Shiurim & Adult Education

Learning is a vital part of our ethos and vision and we would like to respond to our members needs and requirements. Initially the Dayan has established a programme offering weekly sessions for both men and women but please do let us know if you would like any additional learning sessions and we will do our best to find you a suitable chavruta.


Tazria is normally coupled with Metzora but, as this is a leap year, we read the two parashot separately. They are largely taken up with an intricate description of identifying anyone who has contracted the disease of Tzora’at and explaining how the disease is dealt with. We are told by Chazal that Tzora’at is the punishment for speaking spitefully against our fellow man, otherwise known as Lashon Hara. For instance, it was Miriam who was stricken with Tzora’at after speaking ill of Moshe. When carefully focusing on the detailed analysis regarding Tzora’at, there are two particularly interesting verses worthy of particular attention.

In Chapter 13 v 2 the Torah states that when a person appears to have Tzora’at, ‘ … he shall be brought unto Aaron the priest or unto one of his sons the priests’. On the other hand, when we are later told about the type of Tzora’at that afflicts houses, it says that ‘the one to whom the house belongs shall come to the Cohen’. Why does the Torah describe the person with affliction being brought but the owner of the stricken house as coming on his own?

Rambam notes that Hashem first brings Tzora’at upon a person’s house and if he repents, the house is healed. However, if the person does not repent, his clothes are afflicted and if even this does not cause him to reconsider his ways, Hashem has no choice but to afflict the person’s body. Thus, when the Torah speaks of a person whose house has been afflicted, the Torah describes the person as coming to the Cohen of his own accord, seeking the root cause of his Tzora’at. But the person who has Tzora’at on his body has repeatedly ignored Hashem’s messages and continued to sin. Such a person fails to realise that he is spiritually ill. This person will not come voluntarily to the Cohen – he needs to be brought! We must always strive to recognise our own short comings at an early stage by voluntarily taking steps to better ourselves rather than refusing to recognise where we have fallen short and having to be forced into action by events outside our control.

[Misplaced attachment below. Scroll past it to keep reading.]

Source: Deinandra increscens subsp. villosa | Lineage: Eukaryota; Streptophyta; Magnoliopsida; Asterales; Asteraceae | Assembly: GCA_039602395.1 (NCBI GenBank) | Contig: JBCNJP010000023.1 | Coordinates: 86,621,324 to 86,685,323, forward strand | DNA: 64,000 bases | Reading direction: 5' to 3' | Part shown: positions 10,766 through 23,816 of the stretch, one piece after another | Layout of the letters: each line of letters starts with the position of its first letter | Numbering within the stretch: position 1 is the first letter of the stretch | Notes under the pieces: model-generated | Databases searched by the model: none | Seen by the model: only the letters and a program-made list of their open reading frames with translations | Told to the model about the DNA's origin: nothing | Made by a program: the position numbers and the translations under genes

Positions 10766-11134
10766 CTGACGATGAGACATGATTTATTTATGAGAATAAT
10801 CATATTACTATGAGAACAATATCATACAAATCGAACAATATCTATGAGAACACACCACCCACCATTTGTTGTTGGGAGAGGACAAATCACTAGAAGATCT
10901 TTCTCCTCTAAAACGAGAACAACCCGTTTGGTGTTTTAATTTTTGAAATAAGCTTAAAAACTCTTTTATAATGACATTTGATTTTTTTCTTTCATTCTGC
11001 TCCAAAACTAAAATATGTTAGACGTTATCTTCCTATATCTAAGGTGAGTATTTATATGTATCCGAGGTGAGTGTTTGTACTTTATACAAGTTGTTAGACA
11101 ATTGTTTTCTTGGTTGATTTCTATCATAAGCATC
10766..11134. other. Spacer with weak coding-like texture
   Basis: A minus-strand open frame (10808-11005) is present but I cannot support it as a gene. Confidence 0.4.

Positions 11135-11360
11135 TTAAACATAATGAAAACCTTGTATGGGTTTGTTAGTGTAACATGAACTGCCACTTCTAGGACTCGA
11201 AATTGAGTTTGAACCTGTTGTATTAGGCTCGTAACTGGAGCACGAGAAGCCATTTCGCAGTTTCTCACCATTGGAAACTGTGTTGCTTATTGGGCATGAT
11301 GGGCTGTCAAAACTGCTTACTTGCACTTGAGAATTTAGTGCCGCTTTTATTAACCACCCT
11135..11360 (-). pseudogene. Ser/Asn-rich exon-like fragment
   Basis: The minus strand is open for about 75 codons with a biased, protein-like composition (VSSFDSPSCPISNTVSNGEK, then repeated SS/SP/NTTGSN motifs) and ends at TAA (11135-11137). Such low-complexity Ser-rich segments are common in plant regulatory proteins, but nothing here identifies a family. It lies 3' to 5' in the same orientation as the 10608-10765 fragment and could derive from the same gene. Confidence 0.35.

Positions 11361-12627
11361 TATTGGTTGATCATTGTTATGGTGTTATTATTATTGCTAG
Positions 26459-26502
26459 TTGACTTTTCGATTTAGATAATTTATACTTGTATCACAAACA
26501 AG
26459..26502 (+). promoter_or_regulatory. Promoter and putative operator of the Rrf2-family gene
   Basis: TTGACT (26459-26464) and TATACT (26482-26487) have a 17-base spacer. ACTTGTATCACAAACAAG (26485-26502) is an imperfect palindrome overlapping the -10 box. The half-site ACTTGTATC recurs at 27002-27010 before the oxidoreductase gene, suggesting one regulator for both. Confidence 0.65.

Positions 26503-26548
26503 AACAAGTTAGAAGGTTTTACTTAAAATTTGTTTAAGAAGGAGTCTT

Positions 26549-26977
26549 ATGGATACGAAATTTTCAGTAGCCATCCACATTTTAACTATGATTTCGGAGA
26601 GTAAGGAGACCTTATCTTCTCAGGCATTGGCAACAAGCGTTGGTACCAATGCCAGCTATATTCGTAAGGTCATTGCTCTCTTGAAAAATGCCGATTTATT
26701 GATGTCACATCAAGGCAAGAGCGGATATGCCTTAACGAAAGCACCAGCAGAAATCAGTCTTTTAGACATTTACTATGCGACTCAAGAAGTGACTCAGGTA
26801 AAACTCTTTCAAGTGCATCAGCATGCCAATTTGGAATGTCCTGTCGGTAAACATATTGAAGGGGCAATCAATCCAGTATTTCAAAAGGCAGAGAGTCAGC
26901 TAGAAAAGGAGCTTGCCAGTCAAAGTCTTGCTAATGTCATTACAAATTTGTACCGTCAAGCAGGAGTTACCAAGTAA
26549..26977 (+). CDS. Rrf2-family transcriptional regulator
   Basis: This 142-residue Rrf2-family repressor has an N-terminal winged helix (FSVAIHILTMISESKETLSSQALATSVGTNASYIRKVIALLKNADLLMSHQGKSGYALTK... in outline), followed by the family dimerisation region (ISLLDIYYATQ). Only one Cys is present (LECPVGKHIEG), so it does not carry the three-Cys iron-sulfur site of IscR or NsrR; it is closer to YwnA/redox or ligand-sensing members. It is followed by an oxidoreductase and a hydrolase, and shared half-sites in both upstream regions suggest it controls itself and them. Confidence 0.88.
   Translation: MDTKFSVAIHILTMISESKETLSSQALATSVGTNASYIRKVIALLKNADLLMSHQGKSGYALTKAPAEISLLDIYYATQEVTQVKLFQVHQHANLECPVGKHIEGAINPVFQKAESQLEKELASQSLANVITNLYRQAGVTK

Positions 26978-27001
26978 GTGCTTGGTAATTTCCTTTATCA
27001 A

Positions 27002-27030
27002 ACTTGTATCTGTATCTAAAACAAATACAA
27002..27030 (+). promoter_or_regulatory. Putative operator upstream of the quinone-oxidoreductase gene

In the following verse, another interesting question arises, ‘The Cohen shall look at the affliction… and the Cohen shall look at him and declare him contaminated’. Why does the verse state twice for no apparent need that the Cohen shall look at the affliction?  Isn’t it enough to look once? It is explained that when one looks at someone, he should see not only his blemishes, the places where he has been afflicted, but should view him as a whole person, with all his good points taken into account. Thus, although the Cohen must first examine the affliction, as it is his duty to do, he must afterwards look at the man as a whole person and see his strengths as well. This is a lesson well learnt as it is sometimes too easy to see someone’s blemishes or faults without seeing their good points and other positive attributes. It is these that we must always focus on which is what the Torah asks of us all.

Shabbat Shalom 

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